CHIEF: Of course, harvest god! It would be my honor to protect the eagle! And when you wish for its return, just give a sign and it shall be done.
NARRATOR: After that, from generation to generation, the villagers lived in peace and prosperity as the golden eagle was passed down from one noble chief to the next.
The day eventually came when the eagle wound up in the safekeeping not of a chief – but a chieftess. A wise woman who, on her very first day in charge, made the villagers a promise.
CHIEFTESS: My good people! As your new chieftess, it is my duty to protect the golden eagle and keep it safe. And while I’m doing so, I promise I will lead this village with a fair hand and a kind heart. You can always count on me.
NARRATOR: The villagers came to adore the chieftess and her virtuous ways. So you can imagine how devastated they were when she became ill – so ill that even the most experienced doctors were helpless to heal her.
The chieftess took to her bed, and grew weaker by the day. Then one morning, long before sunrise, she awoke from a restless sleep and called out.
CHIEFTESS: Luisa! Luisa!
NARRATOR: Luisa was the chieftess’s oldest and closest friend. From the moment the chieftess fell ill, not once had Luisa left her side.
LUISA: I’m here, Chieftess! What is it?
NARRATOR: The chieftess clutched Luisa’s fingers.
CHIEFTESS: Luisa! I have received a message. In my sleep!
LUISA: A message? What kind of message?
CHIEFTESS: A message from… the harvest god!
LUISA: The harvest god?!?
CHIEFTESS: Yes! He told me that… it’s time!
LUISA: It’s time for what, Chieftess?
CHIEFTESS: Time for us to return the golden eagle! He says that since I am the eagle’s guardian, I must make the dangerous journey to his home on top of the mountain and leave the eagle there!
NARRATOR: Luisa dabbed the chieftess’s brow with a handkerchief.
LUISA: Chieftess, you’re burning up! Surely this message from the harvest god was just a fever dream!
CHIEFTESS: This was no dream, Luisa! This was real! The harvest god told me he wants his eagle back! And what’s more, he also told me that…
NARRATOR: Her voice trailed off.
LUISA: He told you what, Chieftess? The harvest god also told you what?
CHIEFTESS: He also told me that if he doesn’t get the eagle back… I will never get well again. The eagle must be returned if I am to survive.
LUISA: But Chieftess! You’re in no condition to climb up to the peak of the mountain! It’s way up in the clouds – and you can hardly lift your head off the pillow! There’s no way you can make such a dangerous journey!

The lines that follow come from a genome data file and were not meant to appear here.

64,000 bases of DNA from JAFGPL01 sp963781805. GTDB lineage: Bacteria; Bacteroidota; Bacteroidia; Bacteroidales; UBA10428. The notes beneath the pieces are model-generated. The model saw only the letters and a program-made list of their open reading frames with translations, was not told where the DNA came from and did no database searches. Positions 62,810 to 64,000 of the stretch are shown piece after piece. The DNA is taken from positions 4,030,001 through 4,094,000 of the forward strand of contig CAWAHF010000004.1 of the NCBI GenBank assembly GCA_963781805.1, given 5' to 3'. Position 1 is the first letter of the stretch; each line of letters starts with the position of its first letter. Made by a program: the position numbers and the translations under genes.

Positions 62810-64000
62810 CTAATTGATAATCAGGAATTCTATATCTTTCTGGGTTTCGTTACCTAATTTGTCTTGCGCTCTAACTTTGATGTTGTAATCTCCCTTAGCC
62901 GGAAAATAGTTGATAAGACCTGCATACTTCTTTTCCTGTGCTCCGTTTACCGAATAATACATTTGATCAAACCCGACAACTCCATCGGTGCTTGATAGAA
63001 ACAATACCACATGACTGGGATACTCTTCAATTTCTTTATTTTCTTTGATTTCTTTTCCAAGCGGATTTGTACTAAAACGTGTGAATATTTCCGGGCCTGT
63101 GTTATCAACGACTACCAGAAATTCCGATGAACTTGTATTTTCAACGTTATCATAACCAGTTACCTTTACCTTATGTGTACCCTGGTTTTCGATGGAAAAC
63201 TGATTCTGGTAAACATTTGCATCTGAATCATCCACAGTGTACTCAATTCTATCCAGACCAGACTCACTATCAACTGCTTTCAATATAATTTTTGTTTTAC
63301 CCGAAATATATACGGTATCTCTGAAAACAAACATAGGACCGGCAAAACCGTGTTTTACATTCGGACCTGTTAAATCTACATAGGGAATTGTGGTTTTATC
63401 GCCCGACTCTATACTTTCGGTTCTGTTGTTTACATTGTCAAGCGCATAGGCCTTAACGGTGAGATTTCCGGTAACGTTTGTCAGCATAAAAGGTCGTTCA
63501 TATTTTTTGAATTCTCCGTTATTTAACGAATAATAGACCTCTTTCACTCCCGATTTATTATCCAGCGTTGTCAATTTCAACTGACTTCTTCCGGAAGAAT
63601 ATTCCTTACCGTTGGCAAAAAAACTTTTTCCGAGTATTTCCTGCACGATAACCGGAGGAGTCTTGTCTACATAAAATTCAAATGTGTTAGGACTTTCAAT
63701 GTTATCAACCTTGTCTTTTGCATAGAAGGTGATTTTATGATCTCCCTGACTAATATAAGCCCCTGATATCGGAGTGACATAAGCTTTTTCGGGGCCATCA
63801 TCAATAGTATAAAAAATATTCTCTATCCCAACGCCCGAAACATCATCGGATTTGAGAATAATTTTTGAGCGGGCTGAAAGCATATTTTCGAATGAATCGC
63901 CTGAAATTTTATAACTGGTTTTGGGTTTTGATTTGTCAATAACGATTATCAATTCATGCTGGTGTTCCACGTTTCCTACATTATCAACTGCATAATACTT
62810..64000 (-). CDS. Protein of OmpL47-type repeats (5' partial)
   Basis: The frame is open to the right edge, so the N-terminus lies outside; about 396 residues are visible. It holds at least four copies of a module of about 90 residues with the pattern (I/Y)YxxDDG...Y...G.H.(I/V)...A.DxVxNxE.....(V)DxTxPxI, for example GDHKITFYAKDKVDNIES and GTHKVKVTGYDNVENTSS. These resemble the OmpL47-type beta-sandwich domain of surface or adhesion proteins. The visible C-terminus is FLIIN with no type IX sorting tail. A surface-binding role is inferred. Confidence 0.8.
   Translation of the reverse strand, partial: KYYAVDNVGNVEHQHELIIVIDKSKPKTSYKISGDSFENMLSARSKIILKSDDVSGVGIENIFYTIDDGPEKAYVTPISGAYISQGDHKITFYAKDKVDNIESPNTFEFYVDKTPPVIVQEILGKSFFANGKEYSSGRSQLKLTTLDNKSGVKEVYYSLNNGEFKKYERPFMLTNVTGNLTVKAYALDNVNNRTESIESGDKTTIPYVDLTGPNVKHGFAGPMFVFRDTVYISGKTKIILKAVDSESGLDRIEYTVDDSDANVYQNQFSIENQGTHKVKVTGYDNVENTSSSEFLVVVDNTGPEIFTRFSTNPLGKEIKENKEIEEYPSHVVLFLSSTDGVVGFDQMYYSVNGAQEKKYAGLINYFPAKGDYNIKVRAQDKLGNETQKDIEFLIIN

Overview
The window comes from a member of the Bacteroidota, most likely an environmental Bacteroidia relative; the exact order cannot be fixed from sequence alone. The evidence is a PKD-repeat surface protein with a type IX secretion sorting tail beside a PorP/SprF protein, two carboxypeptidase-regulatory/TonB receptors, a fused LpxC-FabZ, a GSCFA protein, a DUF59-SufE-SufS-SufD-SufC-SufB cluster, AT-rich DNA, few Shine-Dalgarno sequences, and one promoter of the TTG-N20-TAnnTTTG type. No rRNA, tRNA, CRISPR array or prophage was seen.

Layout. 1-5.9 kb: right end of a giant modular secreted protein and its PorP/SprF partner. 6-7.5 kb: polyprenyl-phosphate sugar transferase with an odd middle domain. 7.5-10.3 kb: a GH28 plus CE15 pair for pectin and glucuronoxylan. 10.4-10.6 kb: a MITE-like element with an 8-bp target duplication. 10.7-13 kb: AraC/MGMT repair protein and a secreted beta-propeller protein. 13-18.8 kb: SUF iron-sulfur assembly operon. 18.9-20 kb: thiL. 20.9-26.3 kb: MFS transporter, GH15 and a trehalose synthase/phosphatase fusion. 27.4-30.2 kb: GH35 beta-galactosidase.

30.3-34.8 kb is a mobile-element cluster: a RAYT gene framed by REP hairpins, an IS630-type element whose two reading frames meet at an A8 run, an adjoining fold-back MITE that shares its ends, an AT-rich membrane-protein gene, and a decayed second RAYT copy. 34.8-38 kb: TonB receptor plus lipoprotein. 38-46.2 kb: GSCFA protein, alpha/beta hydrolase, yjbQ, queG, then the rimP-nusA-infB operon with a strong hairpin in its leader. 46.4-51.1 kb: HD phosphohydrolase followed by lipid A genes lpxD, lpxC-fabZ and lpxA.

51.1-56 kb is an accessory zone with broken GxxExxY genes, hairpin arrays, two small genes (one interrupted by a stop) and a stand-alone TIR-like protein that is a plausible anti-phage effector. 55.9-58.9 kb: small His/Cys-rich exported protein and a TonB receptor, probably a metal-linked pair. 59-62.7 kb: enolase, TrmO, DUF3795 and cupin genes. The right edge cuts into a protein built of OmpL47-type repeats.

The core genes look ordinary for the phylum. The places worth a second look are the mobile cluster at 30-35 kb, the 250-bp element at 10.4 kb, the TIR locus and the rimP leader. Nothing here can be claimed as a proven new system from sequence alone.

CHIEFTESS: I know that, my friend. And that is why…
NARRATOR: The Chieftess took a breath. She looked deep into Luisa’s eyes.
CHIEFTESS: …that is why YOU must make the dangerous journey for me.
[theme music in]
NARRATOR: What do you think: will Luisa return the eagle to the harvest god?
What would you do if you were Luisa?
We’ll find out what happens, after a quick break.
[theme music out]
[theme music in]
NARRATOR: I’m Rebecca Sheir. Welcome back to Circle Round. Today our story is called “The Eagle’s Return.”
[theme music out]
NARRATOR: Before the break, the chieftess of the village fell gravely ill. She told her best friend, Luisa, that she would only recover if the harvest god got his golden eagle back. So the chieftess asked Luisa to bring the statue up to the harvest god’s home on the mountaintop.
CHIEFTESS: And when you reach the mountaintop, you will find a small plot of soil.
LUISA: A plot of soil? On a mountaintop?
CHIEFTESS: That’s what the harvest god said! He said you must bury the eagle in the soil. Then call his name three times, and he will answer.
NARRATOR: Luisa pictured the colossal mountain. Then she tried picturing herself reaching the top. But she couldn’t do it.
LUISA: Chieftess! Do you really think I’m up for this? The mountain is steep! Its peak is in the clouds! Maybe we should find someone stronger to make the trip for you! Someone who –
CHIEFTESS: My friend! You are plenty strong – stronger than you realize! I’ve known you for a long time, Luisa… and not once have I ever doubted you. So please – do not doubt yourself.
NARRATOR: The Chieftess smiled a weak smile.
CHIEFTESS: Please, my friend. Take the golden eagle to the mountaintop. For me.
NARRATOR: Luisa was quiet for a moment. Then she leaned down and planted a kiss on her beloved friend’s cheek.
LUISA: Of course, Chieftess. I will return the golden eagle for you. I know it won’t be easy, but this village needs you. I need you.
CHIEFTESS: And I need you! Now go!
NARRATOR: The sun was just beginning to rise as Luisa wrapped the golden eagle in a fuzzy blanket, slung it over her shoulder, and set off toward the mountain.
The climb up was slow-going at first. But as Luisa scrambled from jagged rock to jagged rock, she found courage and strength in her best friend’s words.
CHIEFTESS: You are stronger than you realize! Do not doubt yourself!